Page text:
“We just want to encourage people to get out and clean.” — Kaleb Montgomery, KDC
Amid Earth Day celebrations, cleanup groups in Duluth, Minn. are coming together to clean up trash leftover from winter.
Many citizens join through advocacy groups like Keep Duluth Clean (KDC). KDC holds virtual cleanups since the beginning of the pandemic. Meaning, people participate through large groups, or individually in their neighborhoods. Last year the group was able to clear over 7 tons of trash from neighborhoods from East to West Duluth according to KDC’s Kaleb Montgomery.
The city also has an initiative through the parks and recreation department called Clean and Green, where members of the community can register to organize a cleanup aided by resources provided by the city.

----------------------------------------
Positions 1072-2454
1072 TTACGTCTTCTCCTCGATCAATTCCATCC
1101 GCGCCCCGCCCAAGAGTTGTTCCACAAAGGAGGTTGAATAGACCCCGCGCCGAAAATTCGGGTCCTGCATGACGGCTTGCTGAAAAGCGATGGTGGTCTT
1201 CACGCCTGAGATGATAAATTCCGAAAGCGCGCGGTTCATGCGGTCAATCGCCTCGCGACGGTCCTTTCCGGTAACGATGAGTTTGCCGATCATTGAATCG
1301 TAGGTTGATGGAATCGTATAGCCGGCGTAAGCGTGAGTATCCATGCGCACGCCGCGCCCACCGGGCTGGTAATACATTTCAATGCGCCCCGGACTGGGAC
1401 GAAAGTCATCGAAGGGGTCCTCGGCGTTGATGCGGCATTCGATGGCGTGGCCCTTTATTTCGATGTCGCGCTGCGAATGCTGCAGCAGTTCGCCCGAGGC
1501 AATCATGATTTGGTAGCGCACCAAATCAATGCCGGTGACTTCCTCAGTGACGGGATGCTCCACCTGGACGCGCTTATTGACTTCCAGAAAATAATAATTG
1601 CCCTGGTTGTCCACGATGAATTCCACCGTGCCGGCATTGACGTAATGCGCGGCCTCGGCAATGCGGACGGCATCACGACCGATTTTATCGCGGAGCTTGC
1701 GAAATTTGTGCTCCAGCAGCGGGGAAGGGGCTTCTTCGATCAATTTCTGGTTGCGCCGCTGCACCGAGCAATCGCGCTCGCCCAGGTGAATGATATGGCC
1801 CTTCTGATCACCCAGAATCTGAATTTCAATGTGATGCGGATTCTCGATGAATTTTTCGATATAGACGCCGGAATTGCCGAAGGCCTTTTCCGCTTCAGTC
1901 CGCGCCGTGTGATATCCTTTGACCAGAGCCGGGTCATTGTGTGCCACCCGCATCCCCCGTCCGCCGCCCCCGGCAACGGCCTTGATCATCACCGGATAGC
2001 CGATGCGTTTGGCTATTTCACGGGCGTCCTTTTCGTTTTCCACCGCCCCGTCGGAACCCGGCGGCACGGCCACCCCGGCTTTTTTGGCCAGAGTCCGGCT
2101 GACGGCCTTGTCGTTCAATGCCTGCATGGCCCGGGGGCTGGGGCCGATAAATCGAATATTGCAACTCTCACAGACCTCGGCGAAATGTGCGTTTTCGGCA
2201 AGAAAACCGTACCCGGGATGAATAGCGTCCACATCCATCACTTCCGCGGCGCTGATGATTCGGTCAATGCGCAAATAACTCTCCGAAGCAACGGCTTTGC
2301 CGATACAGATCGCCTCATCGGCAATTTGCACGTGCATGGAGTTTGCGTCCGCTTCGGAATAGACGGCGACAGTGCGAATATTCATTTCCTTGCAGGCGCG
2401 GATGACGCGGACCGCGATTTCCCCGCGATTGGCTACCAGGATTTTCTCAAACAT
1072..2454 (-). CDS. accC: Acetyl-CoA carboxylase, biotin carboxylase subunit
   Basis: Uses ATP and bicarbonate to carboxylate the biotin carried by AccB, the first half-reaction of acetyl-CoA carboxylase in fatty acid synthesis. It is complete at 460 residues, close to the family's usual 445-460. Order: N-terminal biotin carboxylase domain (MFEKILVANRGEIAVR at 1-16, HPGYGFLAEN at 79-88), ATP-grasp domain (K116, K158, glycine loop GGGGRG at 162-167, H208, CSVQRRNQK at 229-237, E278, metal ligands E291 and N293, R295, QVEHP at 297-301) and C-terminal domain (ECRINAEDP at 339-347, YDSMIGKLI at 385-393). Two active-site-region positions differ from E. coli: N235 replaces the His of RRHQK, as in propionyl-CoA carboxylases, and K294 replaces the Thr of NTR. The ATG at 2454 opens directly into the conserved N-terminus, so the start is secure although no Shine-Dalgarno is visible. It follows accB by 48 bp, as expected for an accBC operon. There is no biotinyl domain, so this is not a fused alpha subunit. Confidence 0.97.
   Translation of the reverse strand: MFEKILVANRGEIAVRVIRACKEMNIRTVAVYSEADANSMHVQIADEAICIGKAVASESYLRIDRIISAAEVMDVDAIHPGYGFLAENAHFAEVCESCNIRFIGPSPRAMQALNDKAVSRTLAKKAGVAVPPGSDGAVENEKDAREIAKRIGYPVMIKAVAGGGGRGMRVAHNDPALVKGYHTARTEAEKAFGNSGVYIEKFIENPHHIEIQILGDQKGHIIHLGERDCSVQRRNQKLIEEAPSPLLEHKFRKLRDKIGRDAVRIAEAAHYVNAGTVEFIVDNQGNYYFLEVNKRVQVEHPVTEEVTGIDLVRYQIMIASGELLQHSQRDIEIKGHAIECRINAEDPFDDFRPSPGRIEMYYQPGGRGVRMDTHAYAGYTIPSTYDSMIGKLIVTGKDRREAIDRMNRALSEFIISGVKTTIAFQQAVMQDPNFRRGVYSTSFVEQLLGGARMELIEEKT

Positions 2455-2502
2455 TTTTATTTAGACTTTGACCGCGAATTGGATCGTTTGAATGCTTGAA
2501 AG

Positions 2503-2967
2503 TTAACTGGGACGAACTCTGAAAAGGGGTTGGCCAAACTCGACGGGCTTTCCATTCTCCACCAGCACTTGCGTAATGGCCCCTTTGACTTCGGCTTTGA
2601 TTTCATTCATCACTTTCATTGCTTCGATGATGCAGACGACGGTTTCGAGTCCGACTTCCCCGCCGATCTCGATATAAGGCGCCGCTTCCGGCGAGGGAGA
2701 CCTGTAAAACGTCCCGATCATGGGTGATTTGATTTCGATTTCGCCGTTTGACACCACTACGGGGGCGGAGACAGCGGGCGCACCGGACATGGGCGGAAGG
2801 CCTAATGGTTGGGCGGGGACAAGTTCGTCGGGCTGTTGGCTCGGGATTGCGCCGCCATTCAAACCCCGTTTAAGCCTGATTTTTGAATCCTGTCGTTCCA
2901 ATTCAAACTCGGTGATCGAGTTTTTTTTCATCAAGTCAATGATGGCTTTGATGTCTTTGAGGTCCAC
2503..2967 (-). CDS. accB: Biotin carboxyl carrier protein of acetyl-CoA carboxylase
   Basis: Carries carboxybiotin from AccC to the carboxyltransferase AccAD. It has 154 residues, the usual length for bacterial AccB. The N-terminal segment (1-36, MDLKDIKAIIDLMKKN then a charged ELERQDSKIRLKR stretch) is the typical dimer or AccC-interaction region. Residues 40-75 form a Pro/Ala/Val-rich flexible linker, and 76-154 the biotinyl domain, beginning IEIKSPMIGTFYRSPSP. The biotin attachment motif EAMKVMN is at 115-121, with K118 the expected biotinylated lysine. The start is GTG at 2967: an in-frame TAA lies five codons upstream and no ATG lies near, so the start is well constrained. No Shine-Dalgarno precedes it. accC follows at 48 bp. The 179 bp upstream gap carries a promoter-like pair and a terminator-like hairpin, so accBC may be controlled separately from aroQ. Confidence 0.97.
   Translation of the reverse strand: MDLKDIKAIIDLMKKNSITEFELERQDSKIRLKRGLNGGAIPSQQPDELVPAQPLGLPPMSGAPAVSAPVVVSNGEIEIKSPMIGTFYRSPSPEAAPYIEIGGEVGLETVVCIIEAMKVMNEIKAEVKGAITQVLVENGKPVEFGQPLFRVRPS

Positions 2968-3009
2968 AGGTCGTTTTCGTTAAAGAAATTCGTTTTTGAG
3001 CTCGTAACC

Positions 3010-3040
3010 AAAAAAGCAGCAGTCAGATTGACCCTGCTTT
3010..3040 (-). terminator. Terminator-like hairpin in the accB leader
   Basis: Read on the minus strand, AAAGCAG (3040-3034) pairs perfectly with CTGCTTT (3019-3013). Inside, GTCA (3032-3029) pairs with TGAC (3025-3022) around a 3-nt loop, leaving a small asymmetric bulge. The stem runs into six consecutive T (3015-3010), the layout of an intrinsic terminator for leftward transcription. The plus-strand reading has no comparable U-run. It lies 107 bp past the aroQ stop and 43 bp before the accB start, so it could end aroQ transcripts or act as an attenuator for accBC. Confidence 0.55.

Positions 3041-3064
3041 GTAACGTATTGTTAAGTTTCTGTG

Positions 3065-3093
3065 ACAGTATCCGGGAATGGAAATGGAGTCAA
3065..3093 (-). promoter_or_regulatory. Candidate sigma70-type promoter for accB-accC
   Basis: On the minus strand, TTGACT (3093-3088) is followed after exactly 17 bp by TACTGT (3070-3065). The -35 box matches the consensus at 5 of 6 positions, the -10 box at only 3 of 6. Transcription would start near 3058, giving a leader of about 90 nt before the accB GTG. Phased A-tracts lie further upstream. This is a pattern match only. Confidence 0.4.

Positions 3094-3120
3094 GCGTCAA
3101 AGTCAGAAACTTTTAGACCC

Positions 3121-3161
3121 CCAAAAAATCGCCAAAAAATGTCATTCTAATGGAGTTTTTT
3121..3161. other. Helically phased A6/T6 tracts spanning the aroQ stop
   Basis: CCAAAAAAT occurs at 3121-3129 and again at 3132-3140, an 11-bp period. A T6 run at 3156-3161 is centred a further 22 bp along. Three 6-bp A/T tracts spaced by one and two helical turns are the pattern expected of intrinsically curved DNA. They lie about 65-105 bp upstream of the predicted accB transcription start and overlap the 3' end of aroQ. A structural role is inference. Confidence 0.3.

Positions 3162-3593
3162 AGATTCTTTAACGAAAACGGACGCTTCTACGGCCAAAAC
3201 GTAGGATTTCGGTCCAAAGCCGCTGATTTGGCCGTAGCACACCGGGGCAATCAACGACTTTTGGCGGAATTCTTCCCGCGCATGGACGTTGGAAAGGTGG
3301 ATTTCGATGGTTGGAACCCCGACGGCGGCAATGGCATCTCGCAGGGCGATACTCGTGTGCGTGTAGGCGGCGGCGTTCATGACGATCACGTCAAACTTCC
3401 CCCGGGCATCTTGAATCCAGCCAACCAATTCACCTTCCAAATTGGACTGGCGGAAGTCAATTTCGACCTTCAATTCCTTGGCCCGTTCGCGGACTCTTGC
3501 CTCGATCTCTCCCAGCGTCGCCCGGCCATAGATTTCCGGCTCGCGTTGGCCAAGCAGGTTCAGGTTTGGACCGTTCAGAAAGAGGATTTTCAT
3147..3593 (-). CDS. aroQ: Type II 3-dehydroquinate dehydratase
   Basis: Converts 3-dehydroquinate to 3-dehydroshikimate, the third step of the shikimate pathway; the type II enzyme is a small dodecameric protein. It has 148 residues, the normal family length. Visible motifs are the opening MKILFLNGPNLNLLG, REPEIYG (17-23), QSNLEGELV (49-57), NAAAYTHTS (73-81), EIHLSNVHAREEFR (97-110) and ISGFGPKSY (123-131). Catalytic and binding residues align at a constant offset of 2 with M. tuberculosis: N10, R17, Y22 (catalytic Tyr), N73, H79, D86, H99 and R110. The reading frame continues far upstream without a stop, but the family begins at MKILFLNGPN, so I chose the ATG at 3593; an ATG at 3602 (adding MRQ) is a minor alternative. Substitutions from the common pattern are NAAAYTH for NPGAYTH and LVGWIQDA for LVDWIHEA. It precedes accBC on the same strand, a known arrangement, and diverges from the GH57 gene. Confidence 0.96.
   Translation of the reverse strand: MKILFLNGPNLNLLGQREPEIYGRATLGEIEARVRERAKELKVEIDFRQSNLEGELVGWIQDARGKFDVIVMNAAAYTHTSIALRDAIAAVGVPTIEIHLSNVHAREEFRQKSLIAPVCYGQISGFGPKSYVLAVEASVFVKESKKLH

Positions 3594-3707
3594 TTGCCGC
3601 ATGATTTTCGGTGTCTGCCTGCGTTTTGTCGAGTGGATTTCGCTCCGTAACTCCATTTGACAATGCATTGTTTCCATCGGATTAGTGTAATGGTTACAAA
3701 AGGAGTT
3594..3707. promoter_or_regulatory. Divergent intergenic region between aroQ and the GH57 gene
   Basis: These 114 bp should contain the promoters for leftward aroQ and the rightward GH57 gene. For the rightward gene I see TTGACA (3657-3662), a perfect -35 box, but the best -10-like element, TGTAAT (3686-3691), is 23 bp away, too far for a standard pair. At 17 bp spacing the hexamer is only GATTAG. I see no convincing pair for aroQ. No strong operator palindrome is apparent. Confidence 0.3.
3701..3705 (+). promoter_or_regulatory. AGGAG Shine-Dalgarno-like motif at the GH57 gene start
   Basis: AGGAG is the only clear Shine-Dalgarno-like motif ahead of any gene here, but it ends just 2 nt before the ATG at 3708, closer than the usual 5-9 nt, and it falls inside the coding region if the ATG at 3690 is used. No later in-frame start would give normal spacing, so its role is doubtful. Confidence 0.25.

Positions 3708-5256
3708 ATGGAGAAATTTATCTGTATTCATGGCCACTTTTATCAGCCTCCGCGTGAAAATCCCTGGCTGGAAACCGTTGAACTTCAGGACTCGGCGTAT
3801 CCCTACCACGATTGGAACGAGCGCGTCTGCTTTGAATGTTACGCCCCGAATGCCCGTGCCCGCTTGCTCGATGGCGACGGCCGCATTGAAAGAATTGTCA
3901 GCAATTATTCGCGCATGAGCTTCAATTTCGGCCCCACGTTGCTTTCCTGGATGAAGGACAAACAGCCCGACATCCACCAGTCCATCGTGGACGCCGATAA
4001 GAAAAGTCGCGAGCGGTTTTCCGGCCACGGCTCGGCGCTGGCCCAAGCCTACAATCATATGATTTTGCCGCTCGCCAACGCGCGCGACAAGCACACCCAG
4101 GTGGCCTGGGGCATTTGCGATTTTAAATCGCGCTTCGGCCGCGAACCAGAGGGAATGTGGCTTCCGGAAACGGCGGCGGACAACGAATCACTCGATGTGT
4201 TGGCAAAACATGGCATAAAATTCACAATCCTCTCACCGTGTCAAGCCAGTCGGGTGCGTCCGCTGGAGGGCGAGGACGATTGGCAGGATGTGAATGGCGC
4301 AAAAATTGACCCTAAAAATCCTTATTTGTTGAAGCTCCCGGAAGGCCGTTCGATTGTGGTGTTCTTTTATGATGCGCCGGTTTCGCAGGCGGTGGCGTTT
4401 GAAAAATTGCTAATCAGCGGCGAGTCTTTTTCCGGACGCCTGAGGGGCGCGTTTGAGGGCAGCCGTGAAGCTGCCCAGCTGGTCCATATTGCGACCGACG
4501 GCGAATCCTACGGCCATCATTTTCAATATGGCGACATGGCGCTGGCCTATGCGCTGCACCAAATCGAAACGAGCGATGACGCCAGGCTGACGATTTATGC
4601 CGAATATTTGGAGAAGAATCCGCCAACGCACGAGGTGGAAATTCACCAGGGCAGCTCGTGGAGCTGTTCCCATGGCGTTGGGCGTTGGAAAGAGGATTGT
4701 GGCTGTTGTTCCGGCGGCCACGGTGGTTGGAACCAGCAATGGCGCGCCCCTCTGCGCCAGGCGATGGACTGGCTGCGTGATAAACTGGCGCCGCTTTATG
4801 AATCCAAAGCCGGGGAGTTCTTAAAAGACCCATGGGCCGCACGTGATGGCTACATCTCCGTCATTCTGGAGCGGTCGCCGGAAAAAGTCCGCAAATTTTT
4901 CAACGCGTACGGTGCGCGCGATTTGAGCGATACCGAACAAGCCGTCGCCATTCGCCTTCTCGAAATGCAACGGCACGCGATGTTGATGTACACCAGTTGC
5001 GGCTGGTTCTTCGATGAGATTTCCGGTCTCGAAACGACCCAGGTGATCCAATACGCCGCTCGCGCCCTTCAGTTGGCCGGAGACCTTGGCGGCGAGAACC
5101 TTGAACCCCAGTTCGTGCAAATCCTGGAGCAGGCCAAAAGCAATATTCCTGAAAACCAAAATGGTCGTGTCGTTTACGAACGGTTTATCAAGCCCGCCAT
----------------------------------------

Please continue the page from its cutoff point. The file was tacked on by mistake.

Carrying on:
Both projects encourage participants to fill out reports that help to collect data about the litter that is collected. The questions on the reports have mostly to do with hazardous materials, area’s cleaned, participation etc.
Duluth resident Sophie Williams said spring cleaning is the “least” we could do:
“It doesn’t take long to fill an entire trash bag.”
Although, there are some people who think that trash collection should be up to the city
Some also participate through their schools or universities, like students who attended UMD’s Campus Clean-Up. Others look to their neighborhoods. Friends of the Lakewalk (FOTL) showed up on Saturday to clean up the shores of lake Superior and surrounding neighborhoods.
The usual rapid snowmelt that Duluth hillside neighborhoods witness during spring tends to reveal the waste that is buried throughout the winter. This year, temperatures rose slowly and the rate of snowmelt slowed.
Duluth also unexpectedly had more precipitation this winter and spring than in recent years, so some cleanups have been delayed and rescheduled. The KDC cleanup was rescheduled to the last Saturday of April.